What really makes the book work is the main character, Mark Watney. He is so well written, so believable. His cheeky, pragmatic attitude makes even the geekiest science passages entertaining. The journal entries that comprise the bulk of the narrative are affable, knowledgeable, realistic and human. While he knows he’s working against the odds – and he doesn’t sugarcoat those odds – he never gives up; he lets his know-how and imagination create challenges to be met rather than obstacles to overcome. (It’s going to be a treat watching Matt Damon bring this character to life.) As the flight psychologist for the Mars mission says about Mark, besides his being “particularly resourceful and a good problem-solver”:
Also, he’s a good-natured man. Usually cheerful, with a great sense of humor. He’s quick with a joke. In the months leading up to the launch, the crew was put through a grueling training schedule. They all showed signs of stress and moodiness. Mark was no exception, but the way he showed it was to crack more jokes and get everyone laughing.
A really good guy, everyone agrees on that. Especially devastating for him to be lost, presumed dead. Especially devastating to realize he is alive, and not be able to get to him due to the very real limitations of space travel.
Oh, yeah. That may not be action-packed drama, but it’s palpable drama, nonetheless.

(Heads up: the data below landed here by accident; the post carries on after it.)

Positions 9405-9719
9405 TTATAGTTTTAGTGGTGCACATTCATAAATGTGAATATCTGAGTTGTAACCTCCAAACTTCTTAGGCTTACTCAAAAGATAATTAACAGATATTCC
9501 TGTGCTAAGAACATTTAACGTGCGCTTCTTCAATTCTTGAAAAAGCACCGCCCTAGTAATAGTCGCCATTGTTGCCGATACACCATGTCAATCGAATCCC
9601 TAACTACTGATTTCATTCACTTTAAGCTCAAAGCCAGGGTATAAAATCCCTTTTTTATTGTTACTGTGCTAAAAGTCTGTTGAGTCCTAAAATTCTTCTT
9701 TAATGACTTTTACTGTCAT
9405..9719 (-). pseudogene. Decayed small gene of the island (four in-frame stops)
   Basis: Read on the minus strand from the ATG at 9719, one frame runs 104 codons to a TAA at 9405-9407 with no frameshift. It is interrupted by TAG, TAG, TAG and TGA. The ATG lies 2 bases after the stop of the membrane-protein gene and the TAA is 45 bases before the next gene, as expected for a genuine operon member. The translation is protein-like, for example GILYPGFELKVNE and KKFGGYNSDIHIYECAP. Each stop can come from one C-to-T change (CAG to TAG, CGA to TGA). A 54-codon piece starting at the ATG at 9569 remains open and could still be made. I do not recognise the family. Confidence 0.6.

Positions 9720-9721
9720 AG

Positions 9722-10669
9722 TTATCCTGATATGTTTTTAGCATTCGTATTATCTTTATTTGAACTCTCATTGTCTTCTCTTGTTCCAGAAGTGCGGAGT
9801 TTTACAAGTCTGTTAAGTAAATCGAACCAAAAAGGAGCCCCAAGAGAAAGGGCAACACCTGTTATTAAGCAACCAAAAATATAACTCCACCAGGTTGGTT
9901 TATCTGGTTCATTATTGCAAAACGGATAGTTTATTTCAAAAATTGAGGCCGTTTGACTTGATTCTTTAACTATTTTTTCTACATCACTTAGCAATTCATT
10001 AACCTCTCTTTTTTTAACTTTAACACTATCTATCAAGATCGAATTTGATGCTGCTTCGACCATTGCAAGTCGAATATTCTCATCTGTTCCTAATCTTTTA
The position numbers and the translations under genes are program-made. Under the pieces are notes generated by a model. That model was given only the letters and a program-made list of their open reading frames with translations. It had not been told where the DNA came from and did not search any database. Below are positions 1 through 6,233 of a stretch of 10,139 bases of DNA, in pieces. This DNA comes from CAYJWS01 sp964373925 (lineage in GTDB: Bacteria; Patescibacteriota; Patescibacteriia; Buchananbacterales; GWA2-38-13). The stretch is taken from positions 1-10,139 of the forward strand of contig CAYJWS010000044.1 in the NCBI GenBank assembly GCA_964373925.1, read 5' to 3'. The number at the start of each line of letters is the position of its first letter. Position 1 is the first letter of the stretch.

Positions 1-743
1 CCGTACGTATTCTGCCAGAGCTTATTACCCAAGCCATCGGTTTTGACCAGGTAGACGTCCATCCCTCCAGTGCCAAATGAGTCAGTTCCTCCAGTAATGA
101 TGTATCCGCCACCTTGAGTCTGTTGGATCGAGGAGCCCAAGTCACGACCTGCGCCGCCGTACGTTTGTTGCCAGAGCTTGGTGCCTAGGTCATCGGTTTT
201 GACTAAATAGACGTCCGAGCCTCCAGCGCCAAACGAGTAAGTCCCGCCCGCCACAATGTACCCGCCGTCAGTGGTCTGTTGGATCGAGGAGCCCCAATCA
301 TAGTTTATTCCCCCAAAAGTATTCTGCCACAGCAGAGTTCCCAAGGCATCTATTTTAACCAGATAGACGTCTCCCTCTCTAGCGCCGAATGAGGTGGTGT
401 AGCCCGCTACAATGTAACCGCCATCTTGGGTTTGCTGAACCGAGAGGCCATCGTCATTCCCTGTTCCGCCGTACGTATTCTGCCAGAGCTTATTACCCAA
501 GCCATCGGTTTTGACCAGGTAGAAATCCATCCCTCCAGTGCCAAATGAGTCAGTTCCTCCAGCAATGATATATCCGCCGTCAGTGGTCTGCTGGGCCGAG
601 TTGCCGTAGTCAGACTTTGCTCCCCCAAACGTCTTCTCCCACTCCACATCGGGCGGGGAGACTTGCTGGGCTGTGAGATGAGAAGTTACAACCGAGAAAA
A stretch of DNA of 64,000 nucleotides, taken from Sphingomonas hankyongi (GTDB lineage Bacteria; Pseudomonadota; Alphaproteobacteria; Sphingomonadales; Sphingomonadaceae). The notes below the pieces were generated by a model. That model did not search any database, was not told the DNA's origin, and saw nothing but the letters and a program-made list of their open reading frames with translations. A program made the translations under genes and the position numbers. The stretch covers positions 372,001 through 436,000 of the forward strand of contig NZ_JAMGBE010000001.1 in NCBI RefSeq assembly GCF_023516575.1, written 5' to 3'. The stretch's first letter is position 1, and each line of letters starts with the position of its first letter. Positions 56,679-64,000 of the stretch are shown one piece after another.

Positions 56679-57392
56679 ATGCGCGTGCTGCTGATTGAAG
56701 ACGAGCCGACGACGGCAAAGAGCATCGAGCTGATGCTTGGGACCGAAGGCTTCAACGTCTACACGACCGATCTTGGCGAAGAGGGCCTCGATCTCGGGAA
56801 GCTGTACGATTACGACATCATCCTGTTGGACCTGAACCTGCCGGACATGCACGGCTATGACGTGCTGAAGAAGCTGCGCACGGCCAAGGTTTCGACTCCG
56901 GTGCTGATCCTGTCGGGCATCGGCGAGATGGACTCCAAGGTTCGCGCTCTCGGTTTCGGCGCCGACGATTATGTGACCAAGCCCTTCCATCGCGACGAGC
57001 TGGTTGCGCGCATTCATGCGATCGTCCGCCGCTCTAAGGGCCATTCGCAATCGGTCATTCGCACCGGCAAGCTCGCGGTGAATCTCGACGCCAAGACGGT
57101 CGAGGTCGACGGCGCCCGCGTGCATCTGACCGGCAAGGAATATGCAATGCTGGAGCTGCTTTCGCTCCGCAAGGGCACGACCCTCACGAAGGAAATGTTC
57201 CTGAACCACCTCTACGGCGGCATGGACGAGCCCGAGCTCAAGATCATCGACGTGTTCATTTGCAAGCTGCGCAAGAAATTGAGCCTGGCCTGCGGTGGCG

And about that science? Yeah, it’s thick. It permeates the narrative. It has to – that’s the only way Mark is going to survive, is by using the science he has available. And because the science is so pervasive, we feel like we are reading truth (and as far as I understand from doing some basic research, the science is solid; author Andy Weir is the son of a particle-physicist father and an electrical-engineer mother; a computer scientist student and a software programmer, as well as an aficionado of science fiction – he knows his stuff).
Think of it this way: when you watch Fred Astaire dance, you don’t need to know the steps to perceive the grace and beauty. When you watch Bruce Lee fight (or Jackie Chan, for that matter), you don’t need to be a martial artist to know you are seeing a master at work. Sure, those are cinematic references, but the same holds true in the narrative of The Martian. You don’t need to understand the science Mark Watney is using to be aware of the truth – and the importance – of it. Anything less would make the story far less genuine.
And it is genuine. Oh, my, but is it genuine. This is truly science fiction at its best. Don’t let the fear of science keep you from reading The Martian. It’s a funny, gripping, totally absorbing tale that will keep you at the edge of your seat and marveling at human ingenuity, as well as chuckling at its humanity.
By all means – read this book before the movie comes out. The movie may have the great visuals, but it’s the reality of the science and the gutsy spirit of Mark Watney that really makes the story come vitally and indelibly alive.
And I can guarantee that after reading The Martian, you’ll never look at Mars the same again. Not for what it might be, but for what it really is.
~ Sharon Browning